In terms of questions, the problem of finding construction materials comes up a lot, as well as feminine hygiene products, cosmetics, underwear--some people feel strongly that underwear shouldn't be exempt--gifts, and shoes. There's a tutorial on the listserv about how to go without toilet paper. I have not done that one. There's another one about how to go without shampoo. I haven't done that, but I have become conscientious about packaging. I use a shampoo bar [wrapped in] compostable paper.
Q: Is this movement something that could become mainstream?
A: I'm not sure that we’ve hit that point yet, but I think we're headed there in the near future. There's something really fulfilling about the idea of not wasting—thinking more carefully about things is appealing on a spiritual and emotional level. Even my parents have suddenly become very interested in these issues, and they're not like that at all. They're very proud of me.
Q: What about the negative feedback I've read about in the media--what about this idea threatens people?
A: The idea of spending is pretty rampant in the culture--we're rewarded even for spending money we don't have. When you’re talking about people who work really hard and don't get a lot of money, going back to ideas associated with poverty is a scary thought. Other people are angry because they think we're trying to collapse the economy. But a few thousand people can't do that. Hopefully enough people will do this to get industry to change--in terms of their packaging, in terms of the amounts made, in terms of creating problems just to create markets.
Q: What advice would you give to someone who wants to take the pledge?
A: Be kind to yourself. Only go so far as you think you can go without causing extreme hardship. Use the resources that are available.
Q: How about someone who isn't ready to go all the way, but wants to downsize their shopping? What are some good first steps?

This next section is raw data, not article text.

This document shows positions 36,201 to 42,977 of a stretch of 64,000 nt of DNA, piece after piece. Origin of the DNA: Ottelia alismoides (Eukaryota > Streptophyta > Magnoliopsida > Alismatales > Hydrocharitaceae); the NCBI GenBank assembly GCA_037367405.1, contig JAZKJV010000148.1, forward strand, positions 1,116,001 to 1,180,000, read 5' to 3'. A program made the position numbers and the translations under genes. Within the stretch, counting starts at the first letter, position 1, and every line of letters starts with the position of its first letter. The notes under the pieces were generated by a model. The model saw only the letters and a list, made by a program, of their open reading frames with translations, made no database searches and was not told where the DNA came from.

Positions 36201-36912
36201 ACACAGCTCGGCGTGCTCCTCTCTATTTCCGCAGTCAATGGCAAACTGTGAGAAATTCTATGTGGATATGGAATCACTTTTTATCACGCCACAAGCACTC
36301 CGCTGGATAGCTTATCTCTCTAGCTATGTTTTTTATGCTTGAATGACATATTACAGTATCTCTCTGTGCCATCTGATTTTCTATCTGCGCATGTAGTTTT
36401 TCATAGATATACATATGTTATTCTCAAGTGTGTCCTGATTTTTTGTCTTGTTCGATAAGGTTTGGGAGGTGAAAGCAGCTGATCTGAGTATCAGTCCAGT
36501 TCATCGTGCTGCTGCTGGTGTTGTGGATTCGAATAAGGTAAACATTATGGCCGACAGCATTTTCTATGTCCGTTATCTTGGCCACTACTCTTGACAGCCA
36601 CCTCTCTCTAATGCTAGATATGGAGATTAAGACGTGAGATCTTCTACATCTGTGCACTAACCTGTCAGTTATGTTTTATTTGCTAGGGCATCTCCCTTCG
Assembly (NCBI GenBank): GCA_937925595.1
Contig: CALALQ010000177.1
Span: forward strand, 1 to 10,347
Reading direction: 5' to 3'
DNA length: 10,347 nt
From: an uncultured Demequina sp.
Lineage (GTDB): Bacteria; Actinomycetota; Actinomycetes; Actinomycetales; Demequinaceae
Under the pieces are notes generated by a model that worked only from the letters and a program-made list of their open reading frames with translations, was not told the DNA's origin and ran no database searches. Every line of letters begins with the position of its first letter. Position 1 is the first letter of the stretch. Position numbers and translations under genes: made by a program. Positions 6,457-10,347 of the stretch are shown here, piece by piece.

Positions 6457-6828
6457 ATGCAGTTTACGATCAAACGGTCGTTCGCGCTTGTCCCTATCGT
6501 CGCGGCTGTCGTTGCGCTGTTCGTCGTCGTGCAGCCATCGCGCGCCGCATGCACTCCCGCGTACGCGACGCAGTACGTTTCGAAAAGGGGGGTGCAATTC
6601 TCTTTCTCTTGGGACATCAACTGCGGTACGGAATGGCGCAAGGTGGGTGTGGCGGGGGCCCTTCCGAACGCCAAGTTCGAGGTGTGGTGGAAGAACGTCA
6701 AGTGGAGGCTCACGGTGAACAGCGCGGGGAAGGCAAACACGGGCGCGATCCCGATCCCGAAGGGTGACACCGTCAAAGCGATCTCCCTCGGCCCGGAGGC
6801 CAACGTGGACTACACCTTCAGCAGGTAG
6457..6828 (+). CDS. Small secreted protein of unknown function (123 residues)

A: A good small step is to go local. Try to buy things made locally and support the local economy. Try to stay out of larger corporate stores, even though they're cheaper. Try to cut out one thing that you can live without.
Shawn Rosenmoss, age 50
A single mother who works for the San Francisco department of the environment, Shawn Rosenmoss talked to Sierra about living under the Compact:
"Everyone who does this has their own motivations--trying to get back to a simpler lifestyle, trying to make an environmental statement, etc. It's not hard for me because I'm pretty creative about reusing and rebuilding. It's not like we were Wal-Mart shoppers spending every weekend at the mall. It's been a little difficult for my 12-year-old. She's committed to it, but she's entering adolescence, getting invited to birthday parties and all that. It's just an indication of our middle-class-ness that that's our biggest problem.
"There's so much that we can do that's not about 'let's all live in the woods and grow our own grain and make our own bread.' That makes people feel like 'if I can’t do that, I might as well buy an SUV.' It's just really just fun to have this group of people, to be a part of this community. We have potlucks once a month and I get these crazy emails about things people want to borrow.
"A lot of times we'll get new people who are sort of hesitant about whether they can really do it. They wonder, 'how hardcore do I have to be?' But none of us is perfect. We're just trying to be a little more mindful about what we use and what we consume. You have to get to a realization that [shopping] is not what's going to make you happy--it's time with friends, time with family. And you have to get into the habit of questioning your purchases, of asking, 'Do I really need this?' 'How am I going to use it?' 'Where am I going to wear it?' 'Can I borrow it from someone?' It's hard to master, but like anything else, you just have to practice. Just because I've reached the point where I have enough money to buy things, doesn't mean I have to buy them."